Before we got to the end of May I also started harvesting my Globe Artichokes which have been much more promising so far this year than last year’s washout of a harvest. Actually, the poor harvest was not due to a “Washout,” but in fact was quite the opposite as I think that it was in part due to a dry Spring. It has been quite dry this Spring as well, but we have had a few Showers when it counted making the Artichoke Plants grow well, because they like wetter conditions than Asparagus.

My first sowing of Broad Beans, that I put in when Autumn was coming to a close, just before Winter arrived last year, were almost ready to harvest as we started into June, with the Second, Spring Sowing, to follow on later in the Month. I think the Plants weren’t as bulky as they sometimes are, but the first Harvest was still quite reasonable when I did pick them.
After my Broad Beans are all out I intend to replant straight away with several things, so while they were waiting I potted on my Squash, Outdoor Cucumbers and I also pricked out my Leeks, individually, into trays with large cells.

Elsewhere on my Plot I resorted to putting some Horticultural Fleece over my Kohl Rabi and Red Cabbages as they were being severely eaten by Pigeons, or maybe the culprit was the occasional visiting Pheasant that can be a real problem as well. I know it wasn’t Rabbits because we are Rabbit Fenced on our site, but it could have been a Hare as they can jump over the Rabbit Fencing.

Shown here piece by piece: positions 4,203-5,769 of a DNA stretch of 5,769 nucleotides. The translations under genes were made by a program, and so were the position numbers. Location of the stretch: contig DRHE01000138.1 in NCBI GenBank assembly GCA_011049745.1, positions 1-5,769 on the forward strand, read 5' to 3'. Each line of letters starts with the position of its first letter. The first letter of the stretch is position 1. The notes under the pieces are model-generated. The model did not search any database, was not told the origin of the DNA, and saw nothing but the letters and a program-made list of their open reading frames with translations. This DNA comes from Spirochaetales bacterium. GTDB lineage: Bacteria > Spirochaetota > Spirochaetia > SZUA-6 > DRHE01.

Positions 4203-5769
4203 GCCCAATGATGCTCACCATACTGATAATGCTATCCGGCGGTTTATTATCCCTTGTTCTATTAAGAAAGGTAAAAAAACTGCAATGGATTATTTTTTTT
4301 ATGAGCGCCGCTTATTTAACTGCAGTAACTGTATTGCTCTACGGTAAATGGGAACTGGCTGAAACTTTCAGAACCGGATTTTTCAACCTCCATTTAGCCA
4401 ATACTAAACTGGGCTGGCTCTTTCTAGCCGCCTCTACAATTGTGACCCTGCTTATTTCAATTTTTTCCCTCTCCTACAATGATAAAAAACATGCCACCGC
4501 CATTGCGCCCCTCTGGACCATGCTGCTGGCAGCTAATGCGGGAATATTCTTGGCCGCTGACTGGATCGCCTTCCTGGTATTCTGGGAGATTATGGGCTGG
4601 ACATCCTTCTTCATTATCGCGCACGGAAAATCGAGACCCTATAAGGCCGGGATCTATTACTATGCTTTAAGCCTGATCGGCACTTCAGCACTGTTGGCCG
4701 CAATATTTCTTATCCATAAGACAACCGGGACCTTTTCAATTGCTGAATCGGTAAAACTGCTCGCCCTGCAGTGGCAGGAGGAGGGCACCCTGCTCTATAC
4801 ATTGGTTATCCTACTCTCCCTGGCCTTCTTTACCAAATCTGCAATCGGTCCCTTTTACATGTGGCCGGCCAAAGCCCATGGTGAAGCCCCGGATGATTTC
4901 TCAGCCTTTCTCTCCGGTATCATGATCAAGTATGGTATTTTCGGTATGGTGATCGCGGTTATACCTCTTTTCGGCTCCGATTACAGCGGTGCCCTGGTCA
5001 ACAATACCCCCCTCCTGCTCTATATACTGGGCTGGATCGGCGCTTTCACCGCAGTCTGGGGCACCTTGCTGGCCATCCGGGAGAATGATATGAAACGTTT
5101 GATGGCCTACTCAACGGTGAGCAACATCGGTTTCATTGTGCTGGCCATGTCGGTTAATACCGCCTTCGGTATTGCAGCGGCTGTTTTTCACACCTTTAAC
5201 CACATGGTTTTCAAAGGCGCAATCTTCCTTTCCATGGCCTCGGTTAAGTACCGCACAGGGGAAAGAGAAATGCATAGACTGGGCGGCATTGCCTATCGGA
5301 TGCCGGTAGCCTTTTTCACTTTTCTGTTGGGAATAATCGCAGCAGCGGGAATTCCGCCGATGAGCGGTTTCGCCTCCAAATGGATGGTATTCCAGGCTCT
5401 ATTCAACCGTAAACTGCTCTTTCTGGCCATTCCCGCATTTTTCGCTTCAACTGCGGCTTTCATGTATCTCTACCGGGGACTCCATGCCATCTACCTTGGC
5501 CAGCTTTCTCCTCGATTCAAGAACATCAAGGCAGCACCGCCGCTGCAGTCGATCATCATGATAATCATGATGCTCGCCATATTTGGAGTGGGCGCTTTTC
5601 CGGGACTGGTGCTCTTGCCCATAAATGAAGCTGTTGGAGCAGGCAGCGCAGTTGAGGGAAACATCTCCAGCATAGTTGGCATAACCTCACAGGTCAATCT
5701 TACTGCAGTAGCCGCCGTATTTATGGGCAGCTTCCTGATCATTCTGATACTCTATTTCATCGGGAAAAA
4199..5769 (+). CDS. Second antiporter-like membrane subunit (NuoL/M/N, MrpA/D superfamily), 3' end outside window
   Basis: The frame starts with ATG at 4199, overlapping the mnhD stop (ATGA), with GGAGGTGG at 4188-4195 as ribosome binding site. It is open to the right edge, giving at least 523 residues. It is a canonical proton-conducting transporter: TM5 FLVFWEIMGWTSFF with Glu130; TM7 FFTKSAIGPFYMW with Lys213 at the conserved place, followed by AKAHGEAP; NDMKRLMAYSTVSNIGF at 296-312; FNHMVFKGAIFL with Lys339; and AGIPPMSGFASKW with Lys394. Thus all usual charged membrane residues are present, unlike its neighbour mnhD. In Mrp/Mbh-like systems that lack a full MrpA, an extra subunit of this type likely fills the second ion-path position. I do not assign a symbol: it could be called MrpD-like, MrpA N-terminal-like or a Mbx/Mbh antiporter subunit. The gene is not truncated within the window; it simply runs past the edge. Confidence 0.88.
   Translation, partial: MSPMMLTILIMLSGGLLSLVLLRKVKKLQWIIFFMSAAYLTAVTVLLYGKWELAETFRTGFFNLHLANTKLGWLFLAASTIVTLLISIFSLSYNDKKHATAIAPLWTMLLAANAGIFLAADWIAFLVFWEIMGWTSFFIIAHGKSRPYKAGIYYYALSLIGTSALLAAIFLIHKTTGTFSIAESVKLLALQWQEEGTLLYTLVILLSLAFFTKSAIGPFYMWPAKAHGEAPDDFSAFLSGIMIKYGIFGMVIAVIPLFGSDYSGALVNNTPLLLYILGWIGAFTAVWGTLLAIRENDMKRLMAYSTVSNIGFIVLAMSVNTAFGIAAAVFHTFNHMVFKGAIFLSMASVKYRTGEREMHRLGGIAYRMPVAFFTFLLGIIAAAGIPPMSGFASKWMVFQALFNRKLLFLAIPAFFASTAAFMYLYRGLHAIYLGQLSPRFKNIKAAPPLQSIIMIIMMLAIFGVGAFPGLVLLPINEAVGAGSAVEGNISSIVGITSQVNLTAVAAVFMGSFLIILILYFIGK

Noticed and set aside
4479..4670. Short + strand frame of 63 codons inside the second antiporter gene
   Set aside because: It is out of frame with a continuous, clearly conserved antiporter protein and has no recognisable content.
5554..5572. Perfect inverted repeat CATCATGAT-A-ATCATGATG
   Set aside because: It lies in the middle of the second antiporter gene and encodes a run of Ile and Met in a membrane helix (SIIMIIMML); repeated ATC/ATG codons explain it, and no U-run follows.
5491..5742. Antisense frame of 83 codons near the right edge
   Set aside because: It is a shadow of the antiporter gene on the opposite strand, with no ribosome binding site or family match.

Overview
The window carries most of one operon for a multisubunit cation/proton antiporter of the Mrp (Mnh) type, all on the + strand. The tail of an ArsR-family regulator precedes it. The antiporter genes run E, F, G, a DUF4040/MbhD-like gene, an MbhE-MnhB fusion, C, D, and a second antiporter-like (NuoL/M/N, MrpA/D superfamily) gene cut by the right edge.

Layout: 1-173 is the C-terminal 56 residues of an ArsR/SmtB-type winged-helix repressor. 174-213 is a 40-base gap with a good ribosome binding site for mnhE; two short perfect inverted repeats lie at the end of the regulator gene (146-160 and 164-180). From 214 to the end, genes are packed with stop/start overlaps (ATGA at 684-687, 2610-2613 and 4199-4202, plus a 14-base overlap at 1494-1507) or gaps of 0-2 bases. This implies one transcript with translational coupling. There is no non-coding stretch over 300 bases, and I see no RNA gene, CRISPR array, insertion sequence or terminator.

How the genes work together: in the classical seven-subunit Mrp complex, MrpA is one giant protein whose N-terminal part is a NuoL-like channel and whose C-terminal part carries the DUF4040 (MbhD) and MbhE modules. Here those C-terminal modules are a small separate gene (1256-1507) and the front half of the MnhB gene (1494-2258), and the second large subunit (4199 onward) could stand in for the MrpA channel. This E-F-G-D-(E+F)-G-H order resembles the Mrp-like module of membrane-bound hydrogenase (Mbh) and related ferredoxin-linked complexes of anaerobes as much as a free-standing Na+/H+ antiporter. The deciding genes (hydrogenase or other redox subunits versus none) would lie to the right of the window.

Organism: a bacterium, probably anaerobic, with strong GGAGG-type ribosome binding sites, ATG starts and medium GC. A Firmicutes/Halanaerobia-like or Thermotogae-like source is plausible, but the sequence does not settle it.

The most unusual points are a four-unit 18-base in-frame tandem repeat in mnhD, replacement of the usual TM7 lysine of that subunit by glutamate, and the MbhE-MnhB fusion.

The weather hasn’t really been a problem so far this season, but it has been quite dry. When I have been planting anything I have filled the Planting Holes with Water before planting and then watered the Plants in as well afterwards, but then not really watered them in the following weeks. This seems to encourage the Plants to send their Roots downwards looking for water instead of staying on the surface and means that they can cope much better with dry conditions. Even my Runner Beans haven’t needed watering so far as they had a thick layer of Mulch put on their bed which was then covered with a couple of inches of Soil drawn back over it. The Mulch has helped to retain moisture and even now feels quite damp under the surface.
We haven’t had any late Frosts this year either. The other year we had one, or two that badly burned the Grape Vine and Kiwi Vine leaves. The Grape Vine never really recovered properly from it, although I did have my first Embryo Fruit on the Kiwi Vine last year. However, this year, after a kinder start to the Season, my Grape Vines look good and I have lots of Flowers on both of my Kiwi Vines. So, maybe I will get my first Harvest of Kiwis and, as long as we get some Rain occasionally with not too many Strong Winds, we might have a good Season.